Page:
When a Publisher Goes Belly Up

A year ago, a publisher imploded amidst some of the nastiest news ever released concerning the misuse of company funds and mistreatment of writers. Reading about it was like not being able to tear your eyes away from the car wreck. It serves as a cautionary tale to authors to be careful which publisher you place your titles with and to publishers who think they’re too big to fail.

The market is in flux. Houses are going to come and go. The publisher that seems strong today may collapse under bad management tomorrow.

Usually, you can see it coming a mile off. That is, if you’re paying attention, and even then, the signs may not be clear. Sometimes you don’t know how bad a house is until you place a title there and are privy to the inside dirt. Let’s face it, they all look good until you look behind the curtain. 

I’m keeping an eye on a publisher that looks like they’re struggling; the downhill slide has been steady. Where they used to release half a dozen books a week, they’re down to two a week and often one is a reprint. Not a good sign.

I suspect authors who once felt happy and safe there have begun sneaking off to other publishers, leaving quietly but definitely leaving. Among the writers who remain, the rumbles are starting to move the earth even as the publisher snarkily replies to questions about how things are being done.

If you read about Aspen’s meltdown and what precipitated it, you know lots of writers were left in the lurch both before and after the crash. If a publisher you have titles with goes bankrupt, this can happen to you, and as most writers do not have the financial wherewithal to hire a lawyer to get their rights back, you could be out a considerable sum of money, not to mention your intellectual property.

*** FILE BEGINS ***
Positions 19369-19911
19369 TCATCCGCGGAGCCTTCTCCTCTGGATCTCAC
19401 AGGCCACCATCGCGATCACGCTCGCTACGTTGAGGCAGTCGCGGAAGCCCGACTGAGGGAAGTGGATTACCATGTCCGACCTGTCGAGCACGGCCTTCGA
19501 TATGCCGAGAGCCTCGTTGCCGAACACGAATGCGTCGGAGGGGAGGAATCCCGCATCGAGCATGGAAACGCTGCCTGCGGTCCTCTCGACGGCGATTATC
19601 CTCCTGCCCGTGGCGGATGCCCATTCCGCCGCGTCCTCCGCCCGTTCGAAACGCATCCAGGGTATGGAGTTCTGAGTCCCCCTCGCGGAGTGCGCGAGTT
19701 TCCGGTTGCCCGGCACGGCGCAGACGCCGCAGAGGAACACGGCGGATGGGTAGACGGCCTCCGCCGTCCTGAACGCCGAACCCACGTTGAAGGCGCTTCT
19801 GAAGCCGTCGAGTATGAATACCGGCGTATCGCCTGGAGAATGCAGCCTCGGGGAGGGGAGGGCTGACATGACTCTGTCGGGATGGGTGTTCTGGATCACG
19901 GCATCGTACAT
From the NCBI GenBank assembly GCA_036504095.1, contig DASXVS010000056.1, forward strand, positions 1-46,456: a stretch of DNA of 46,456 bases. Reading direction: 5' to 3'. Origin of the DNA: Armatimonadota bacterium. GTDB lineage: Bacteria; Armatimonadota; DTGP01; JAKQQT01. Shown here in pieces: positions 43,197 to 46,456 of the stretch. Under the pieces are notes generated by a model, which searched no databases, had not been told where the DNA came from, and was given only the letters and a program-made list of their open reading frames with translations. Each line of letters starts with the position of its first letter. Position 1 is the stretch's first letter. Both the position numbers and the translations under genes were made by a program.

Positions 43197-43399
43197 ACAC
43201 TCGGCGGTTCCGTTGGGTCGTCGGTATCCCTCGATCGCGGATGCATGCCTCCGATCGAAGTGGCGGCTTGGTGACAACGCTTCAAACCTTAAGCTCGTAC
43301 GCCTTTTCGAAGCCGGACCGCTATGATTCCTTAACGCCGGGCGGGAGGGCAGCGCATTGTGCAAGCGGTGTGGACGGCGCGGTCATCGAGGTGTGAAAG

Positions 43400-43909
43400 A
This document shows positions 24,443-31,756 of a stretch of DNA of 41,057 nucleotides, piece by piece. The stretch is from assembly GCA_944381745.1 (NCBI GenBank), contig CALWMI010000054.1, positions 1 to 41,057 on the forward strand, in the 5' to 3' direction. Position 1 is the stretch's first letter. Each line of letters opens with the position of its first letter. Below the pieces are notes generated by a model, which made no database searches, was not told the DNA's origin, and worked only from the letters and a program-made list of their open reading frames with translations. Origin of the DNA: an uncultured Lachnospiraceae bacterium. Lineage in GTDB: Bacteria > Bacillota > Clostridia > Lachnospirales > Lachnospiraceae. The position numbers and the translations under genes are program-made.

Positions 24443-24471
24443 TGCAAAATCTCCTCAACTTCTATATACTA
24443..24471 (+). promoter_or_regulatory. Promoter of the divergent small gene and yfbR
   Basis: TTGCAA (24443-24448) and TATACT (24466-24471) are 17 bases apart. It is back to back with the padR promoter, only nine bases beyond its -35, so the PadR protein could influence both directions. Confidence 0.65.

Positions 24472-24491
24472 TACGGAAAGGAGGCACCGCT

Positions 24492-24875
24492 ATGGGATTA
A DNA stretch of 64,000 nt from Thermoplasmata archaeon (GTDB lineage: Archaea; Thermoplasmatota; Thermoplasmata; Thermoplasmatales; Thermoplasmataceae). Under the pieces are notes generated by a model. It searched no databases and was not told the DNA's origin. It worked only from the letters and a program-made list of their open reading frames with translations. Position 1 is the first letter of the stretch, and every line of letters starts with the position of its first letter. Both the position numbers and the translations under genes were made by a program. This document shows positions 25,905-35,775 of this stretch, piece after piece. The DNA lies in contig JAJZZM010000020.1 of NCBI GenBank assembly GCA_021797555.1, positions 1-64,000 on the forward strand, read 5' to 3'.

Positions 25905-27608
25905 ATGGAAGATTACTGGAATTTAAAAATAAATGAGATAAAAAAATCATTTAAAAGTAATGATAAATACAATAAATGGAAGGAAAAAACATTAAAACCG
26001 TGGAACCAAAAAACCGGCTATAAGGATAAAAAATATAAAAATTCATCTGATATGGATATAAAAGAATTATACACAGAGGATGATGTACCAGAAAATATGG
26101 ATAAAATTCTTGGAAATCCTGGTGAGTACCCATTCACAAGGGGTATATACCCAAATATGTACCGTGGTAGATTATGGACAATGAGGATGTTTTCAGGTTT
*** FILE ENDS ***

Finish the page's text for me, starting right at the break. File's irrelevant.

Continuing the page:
How can you protect yourself from this? There is no sure-fire way because most online publishers, being privately held, are not legally required to post year-end numbers, which would be a strong indicator of how well or poorly they’re doing. We pretty much have to trust our instincts and hope they’re solvent and will remain that way for the length of the contract.

But if you want to do additional inspection before signing on the dotted line, cast a jaundiced eye toward their operation. Talk to other writers currently publishing with them, get their opinion. Have new releases noticeably gone down in number or are they suddenly charging more for them? A genre ebook being listed for $9-10+ suggests a lack of cash flow. Do they seem to be understaffed and doing a less than stellar job on covers and editing? What’s their promo like? Are they even doing any? Are statements and royalties going out late or not at all and the explanations given flimsy at best? Do you pose questions or concerns and get no response?

If you suspect your publisher is teetering on the edge of collapse, email and ask nicely if they’d consider returning your rights to you. It can’t hurt and who knows, maybe they’ll let you have them, in which case you’re in the clear. If they say no and  you have a friend who’s a lawyer, ask their advice… and then post it here because we’d all like to know.

It’s hard writing a book. It’s harder still to see it tied up indefinitely in litigation because a publisher failed.

About these ads

About Theo Fenraven

Theo Fenraven lives in St Paul, MN, where it is really cold most of the year. Find him on Twitter, Google +, and Facebook by searching on 'fenraven'.